- The Naked Community Organizer:Politics and Reflexivity in Gus Van Sant's Milk
I am not a candidate, I am part of a movement. The movement is the candidate. There is a difference." Spoken by Harvey Milk's character in Gus Van Sant's Milk (2008), these words emblematize a critical tension in a film that both is and is not a conventional biopic. Appearing to advance a key theme in the movie, these words downplay the significance of the individual in favor of a collective movement and in so doing would appear to cancel out the movie's very "biopicness." At the same time, the fact that they are spoken by a blockbuster Hollywood star chosen to play an "exceptional" individual within a movie bearing a one-man title impedes the movie's generic capacity not to be a biopic. The tension between the individual "Harvey Milk" and the gay political community disturbs—in interesting ways—the movie's compliance with generic conventions. In what follows, I will explore how, because of its downplaying of the individual in favour of a focus on politics, the movie both is and is not a conventional biopic. Because it is not a mainstream film but a movie targeted at a presumably guaranteed, albeit niche, audience, Milk can elevate a different set of priorities than is normally seen. Yet, because of the film's fortuitous resonance with topical issues and the foregrounding of these issues by critics, Milk is able to exceed its non-mainstream boundaries and potentially reach a wider audience.
While there has been no shortage of critical scrutiny of single, isolated biographical films, there is surprisingly little on the biopic as a media genre. The foundational text remains George Custen's Bio/Pics: How Hollywood Constructed Public History on the biographical film of the studio-era.1 Although the book's overall methodology, historical claims, and genre descriptions are well regarded, the book is not without limitations. For example, Custen's study does not consider made-for-tv movies, movies made outside the US, or movies made [End Page 156] outside of the studio system or following its demise.2 Although these boundaries make some sense for the period Custen scrutinized, the media landscape in which the current-day biopic is located has grown vastly more complex. Biographical work, as several scholars have noted, became staple TV fare during the eighties and nineties (Custen "Mechanical"; Anderson and Lupo "Hollywood"; Rosenstone). Biographical and autobiographical material currently comprises an enormous amount of bandwidth on the social-networking sites and on the reality-TV-oriented world of television. And in cinemas, while Custen was uncertain of the biopic's survival past the 1960s, there is evidence his pronouncements were premature (Anderson and Lupo "Hollywood" and "Introduction"; Mann; Rosenstone; Welsh). What is clear is that the number of smaller-budget, independently-funded films is on the rise (Anderson and Lupo "Introduction") and the conventional subject of the biopic as outlined by Custen has changed. The studio-era preference for heroic white men has made way, in this post-civil-rights, post-feminist era of diversified marketing, for interest in a greater range of subjects. If, as Custen sensed, "we no longer [believe] in an old-fashioned idea of greatness" ("Mechanical" 131), our fascination with celebrity culture has opened up new representational opportunities. Heidi Fleiss, Harvey Pekar, Eugène Terreblanche, Ed Wood, the non-famous and the infamous, the ordinary and the unpopular, women and people of color, are all suitable biopic subjects.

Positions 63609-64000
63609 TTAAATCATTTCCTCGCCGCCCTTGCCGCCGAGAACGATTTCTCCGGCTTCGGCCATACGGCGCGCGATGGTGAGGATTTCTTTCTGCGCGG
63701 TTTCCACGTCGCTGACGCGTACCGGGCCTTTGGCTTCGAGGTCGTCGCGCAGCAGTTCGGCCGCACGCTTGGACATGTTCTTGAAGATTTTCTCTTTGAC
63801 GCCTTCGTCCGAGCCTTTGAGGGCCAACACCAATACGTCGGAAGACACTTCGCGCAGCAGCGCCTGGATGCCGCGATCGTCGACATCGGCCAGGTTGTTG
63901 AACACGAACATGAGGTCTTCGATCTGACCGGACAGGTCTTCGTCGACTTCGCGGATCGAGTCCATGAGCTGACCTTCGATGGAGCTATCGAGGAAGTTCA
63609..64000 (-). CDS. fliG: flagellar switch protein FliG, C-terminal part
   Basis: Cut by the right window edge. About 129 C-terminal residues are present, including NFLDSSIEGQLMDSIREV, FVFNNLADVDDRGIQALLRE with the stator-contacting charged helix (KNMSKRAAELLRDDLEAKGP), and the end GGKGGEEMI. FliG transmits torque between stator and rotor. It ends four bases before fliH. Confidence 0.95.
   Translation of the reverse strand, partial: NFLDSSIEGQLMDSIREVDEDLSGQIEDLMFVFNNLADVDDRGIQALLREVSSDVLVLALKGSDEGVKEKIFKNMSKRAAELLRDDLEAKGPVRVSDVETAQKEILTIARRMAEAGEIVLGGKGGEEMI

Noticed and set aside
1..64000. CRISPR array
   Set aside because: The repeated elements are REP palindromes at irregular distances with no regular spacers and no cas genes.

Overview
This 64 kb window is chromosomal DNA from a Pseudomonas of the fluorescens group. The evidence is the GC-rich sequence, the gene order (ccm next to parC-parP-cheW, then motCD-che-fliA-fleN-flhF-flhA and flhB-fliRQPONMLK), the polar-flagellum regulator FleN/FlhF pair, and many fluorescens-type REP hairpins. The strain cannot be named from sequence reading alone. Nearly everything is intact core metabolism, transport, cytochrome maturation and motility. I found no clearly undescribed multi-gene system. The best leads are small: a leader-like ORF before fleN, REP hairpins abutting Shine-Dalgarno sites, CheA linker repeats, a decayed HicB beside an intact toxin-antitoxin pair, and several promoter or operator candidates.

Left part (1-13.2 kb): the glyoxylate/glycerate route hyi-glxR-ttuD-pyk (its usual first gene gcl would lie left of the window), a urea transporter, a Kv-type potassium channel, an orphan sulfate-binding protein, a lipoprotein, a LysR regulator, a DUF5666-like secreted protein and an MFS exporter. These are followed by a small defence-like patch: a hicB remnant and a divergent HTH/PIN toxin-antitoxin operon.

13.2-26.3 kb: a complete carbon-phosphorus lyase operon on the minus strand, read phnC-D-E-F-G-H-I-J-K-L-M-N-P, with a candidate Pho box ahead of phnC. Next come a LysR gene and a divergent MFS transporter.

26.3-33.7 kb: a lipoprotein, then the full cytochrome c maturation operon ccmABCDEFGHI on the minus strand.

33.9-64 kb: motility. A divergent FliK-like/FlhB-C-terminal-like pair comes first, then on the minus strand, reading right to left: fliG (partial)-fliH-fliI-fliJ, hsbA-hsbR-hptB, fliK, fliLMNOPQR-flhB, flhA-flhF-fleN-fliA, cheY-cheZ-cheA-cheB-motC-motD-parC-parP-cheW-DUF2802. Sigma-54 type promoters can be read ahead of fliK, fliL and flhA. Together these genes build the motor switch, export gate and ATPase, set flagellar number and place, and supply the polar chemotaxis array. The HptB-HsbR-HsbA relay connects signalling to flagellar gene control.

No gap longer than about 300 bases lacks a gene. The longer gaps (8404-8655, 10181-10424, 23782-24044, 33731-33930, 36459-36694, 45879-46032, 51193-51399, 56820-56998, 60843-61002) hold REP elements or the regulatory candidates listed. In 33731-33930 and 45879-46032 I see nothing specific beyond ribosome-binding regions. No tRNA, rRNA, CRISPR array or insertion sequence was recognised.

Historical Fidelity and the Biopic: Audience Expectations
Most theorists looking for serious history have been disappointed by what the biopic has to offer. Reminding us that the biopic is first and foremost a "fictionalized or interpretative treatment" (v), Glenn Mann, for example, claims that "certain patterns of this genre dictate departure from historical accuracy" (vi). Putting the case more strongly, James Welsh cautions us that in the medium of film "even more than on the printed page, history and biography are likely to become imaginative exercises, perhaps not intentionally designed to confuse the viewer, but resulting in mass confusion none the less" (59). Custen's comments are the most...